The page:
Some things many of us do daily for self-care may eventually become automatic, like preparing healthy meals, taking our vitamins and so on. But what happens when the list of things a person needs to do to keep themselves well and healthy becomes longer and more time-consuming?

For people with diabetes, managing the disease can involve testing their blood glucose levels, taking medication, meal planning and cooking healthy food, getting regular exercise and physician appointments. Experts say the stress of the time and effort involved in self-care can lead to what is commonly known as diabetes burnout.

We talked to Betsy Richter-Gifford, inpatient diabetes specialist at Texas Health Arlington Memorial Hospital, about what diabetes burnout is and why it occurs.

“Diabetes is a disease of self-management that requires constant attention 24 hours a day, 7 days a week, 365 days a year by the person living with it,” she explains. “You are constantly juggling medications, blood glucose monitoring, nutrition, physical activity and stress — all factors that impact your blood glucose levels — in order to maintain blood glucose levels in the target range. Diabetes is also an extremely expensive disease to live with. For all these reasons, living with diabetes can be VERY exhausting.

“Diabetes burnout happens when you grow tired of managing your disease and in some cases, neglect self-management skills. Diabetes burnout can be unique to the person experiencing it and may come in many forms. Some people may feel ‘sick and tired’ of doing everything, while others just don’t care about their diabetes anymore and want to give up. Unfortunately, ignoring diabetes can have very serious short and long-term health consequences.”

When a person with diabetes becomes stressed, anxious or depressed due to the challenges in managing his disease, he is experiencing diabetes distress. According to the American Diabetes Association, diabetes distress researchers reported that in any 18-month span, 33 to 50 percent of people with diabetes will experience diabetes distress. This statistic is troublesome because diabetes distress leads to poor emotional health, physical health and health outcomes.

Glucose levels and diabetes distress seem to negatively play on each other, as higher glucose readings increase the incidence of distress, while higher distress can lead to increased glucose levels. As a result, a person may decide he can’t do anything about his diabetes (burnout), so he gives up trying to manage it (distress).

While it’s not guaranteed that every person living with diabetes will experience burnout, Richter-Gifford warns it is very common.

“I think everyone living with diabetes will experience diabetes burnout at some point in their journey,” she says. “The key is to identify these feelings and find healthy ways to cope with them. I try to help my patients identify their personal motivators for diabetes self-management. I find they are more successful when they connect diabetes self-care to something in life that is meaningful to them. For example, when a patient sees that their focus and coordination is better on the golf course with blood glucoses in the target range, that can make a huge difference.

“As diabetes professionals, we try to help people living with diabetes stay motivated rather than striving for perfection. We help people identify barriers and find ways to overcome them. When living with diabetes, it is important to get support from family, friends and coworkers and connect with others by joining a local diabetes support group.”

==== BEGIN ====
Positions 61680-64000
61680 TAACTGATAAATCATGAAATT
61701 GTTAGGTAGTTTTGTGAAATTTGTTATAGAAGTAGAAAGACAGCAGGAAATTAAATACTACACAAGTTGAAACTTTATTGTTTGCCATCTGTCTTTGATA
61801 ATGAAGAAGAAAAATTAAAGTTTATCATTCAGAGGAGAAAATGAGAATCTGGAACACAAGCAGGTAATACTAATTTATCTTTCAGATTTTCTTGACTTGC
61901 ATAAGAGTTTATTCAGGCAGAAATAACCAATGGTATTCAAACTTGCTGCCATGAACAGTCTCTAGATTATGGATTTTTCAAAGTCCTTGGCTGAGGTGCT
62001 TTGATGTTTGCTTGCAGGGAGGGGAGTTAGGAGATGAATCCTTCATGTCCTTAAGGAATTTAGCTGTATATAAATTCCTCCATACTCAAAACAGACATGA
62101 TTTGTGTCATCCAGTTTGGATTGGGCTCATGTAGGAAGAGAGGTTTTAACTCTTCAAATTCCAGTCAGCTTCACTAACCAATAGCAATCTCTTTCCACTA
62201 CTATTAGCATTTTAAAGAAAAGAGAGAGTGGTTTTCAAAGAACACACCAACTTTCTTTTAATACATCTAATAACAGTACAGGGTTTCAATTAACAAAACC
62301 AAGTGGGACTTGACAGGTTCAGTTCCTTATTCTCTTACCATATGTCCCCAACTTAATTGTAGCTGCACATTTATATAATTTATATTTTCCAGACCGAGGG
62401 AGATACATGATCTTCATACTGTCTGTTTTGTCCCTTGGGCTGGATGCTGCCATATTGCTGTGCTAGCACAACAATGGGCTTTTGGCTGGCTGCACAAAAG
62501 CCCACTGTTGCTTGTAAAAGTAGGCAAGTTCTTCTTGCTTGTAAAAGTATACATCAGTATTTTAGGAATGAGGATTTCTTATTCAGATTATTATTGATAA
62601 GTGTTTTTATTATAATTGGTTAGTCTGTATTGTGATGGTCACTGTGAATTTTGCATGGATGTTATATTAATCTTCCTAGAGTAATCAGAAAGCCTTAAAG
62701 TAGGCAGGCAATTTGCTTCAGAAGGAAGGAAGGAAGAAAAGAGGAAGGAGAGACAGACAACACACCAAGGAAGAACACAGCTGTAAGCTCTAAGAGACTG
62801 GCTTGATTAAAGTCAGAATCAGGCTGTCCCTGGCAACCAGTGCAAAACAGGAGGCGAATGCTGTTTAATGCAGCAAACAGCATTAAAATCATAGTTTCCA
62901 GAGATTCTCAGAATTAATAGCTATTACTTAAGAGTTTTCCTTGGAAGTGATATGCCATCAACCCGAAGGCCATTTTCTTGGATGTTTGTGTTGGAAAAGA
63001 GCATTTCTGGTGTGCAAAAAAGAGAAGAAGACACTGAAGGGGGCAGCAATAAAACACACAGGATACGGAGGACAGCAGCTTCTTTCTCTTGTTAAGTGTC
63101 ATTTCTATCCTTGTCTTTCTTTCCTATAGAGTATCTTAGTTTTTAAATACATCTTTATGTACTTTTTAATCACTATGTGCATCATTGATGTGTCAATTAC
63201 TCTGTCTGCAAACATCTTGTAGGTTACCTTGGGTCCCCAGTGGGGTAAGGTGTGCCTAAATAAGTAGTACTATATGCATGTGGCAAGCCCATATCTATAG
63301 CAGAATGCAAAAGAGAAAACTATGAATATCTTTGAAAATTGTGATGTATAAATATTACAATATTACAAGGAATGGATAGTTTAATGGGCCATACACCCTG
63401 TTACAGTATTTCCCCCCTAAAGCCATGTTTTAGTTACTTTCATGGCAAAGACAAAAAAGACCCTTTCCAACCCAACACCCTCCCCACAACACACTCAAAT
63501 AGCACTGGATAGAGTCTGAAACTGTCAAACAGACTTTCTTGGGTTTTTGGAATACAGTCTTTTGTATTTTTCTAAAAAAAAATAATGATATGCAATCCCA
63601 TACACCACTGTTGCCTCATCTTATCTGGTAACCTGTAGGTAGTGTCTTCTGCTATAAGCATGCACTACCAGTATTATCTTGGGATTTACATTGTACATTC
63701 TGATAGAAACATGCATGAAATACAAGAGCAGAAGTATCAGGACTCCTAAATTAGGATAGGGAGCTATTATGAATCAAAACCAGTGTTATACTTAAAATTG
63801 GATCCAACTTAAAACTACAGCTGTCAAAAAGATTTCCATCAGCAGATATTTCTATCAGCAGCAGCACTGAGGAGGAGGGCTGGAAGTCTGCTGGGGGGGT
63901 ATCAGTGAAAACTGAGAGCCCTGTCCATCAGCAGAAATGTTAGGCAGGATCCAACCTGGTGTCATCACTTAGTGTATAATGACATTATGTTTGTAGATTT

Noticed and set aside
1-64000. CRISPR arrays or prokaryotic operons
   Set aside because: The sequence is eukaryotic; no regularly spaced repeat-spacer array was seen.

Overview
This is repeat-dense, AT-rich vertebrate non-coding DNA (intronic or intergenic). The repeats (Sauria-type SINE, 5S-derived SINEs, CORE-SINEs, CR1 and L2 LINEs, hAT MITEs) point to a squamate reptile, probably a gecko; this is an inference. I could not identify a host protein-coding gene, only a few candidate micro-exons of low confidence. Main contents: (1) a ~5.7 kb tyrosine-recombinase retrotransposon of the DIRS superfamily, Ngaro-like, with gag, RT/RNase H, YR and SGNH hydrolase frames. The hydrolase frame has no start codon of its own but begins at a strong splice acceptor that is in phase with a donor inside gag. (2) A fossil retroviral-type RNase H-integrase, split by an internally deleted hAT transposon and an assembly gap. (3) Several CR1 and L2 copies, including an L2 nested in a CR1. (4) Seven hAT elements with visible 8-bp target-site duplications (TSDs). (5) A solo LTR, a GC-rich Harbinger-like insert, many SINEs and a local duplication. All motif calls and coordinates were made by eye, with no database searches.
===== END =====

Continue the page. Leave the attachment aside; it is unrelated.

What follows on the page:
Diabetes burnout and distress can occur in people with Type 1 and Type 2 diabetes, so it’s important to watch for signs in yourself or your loved one living with diabetes. In an article on burnout from non-profit organization Beyond Type 1, burnout is characterized by the following signs and symptoms:

  • Feeling sad, angry, frustrated or overwhelmed by your diabetes
  • Feeling controlled by the disease
  • Feeling isolated, or like nobody understands what you’re going through
  • Feeling a lack of motivation to manage your diabetes

The organization recommends managing realistic expectations; making small, sustainable changes to improve self-care; and seeking support to prevent and/or overcome diabetes burnout.

Richter-Gifford says being open and honest about your feelings and communicating with family and health care providers are the best ways to stay on track.

“Feelings of diabetes burnout are very common, perfectly normal and certainly something you can overcome or manage,” she says. “Diabetes impacts the whole family, so it is important to communicate about these feelings. For loved ones supporting someone living with diabetes, your approach is vital to the person experiencing diabetes burnout. Come from a loving, caring place rather than in a judgmental, shaming way.

“Ask your loved one with diabetes how you can help to support them. Acknowledge their feelings of exhaustion and frustration from living with this disease. You can’t scare someone into managing diabetes, but research shows that maintaining blood glucose in the target range is one of the biggest ways to lower the risk of long-term complications from this disease.”

Whether you’re starting to suspect diabetes burnout or experiencing full-blown distress, it’s time to ask for help!

“If you are experiencing increasingly negative feelings about your diabetes self-care, know that it’s okay and normal, but don’t just ignore it,” Richter-Gifford says. “If it’s getting in the way of successful self-management at home, you may need to be re-energized. Meeting with your diabetes educator can help you re-focus and regain perspective. We can help you make a plan to get back on track and be successful in your diabetes self-management before it has a serious impact on your health.”

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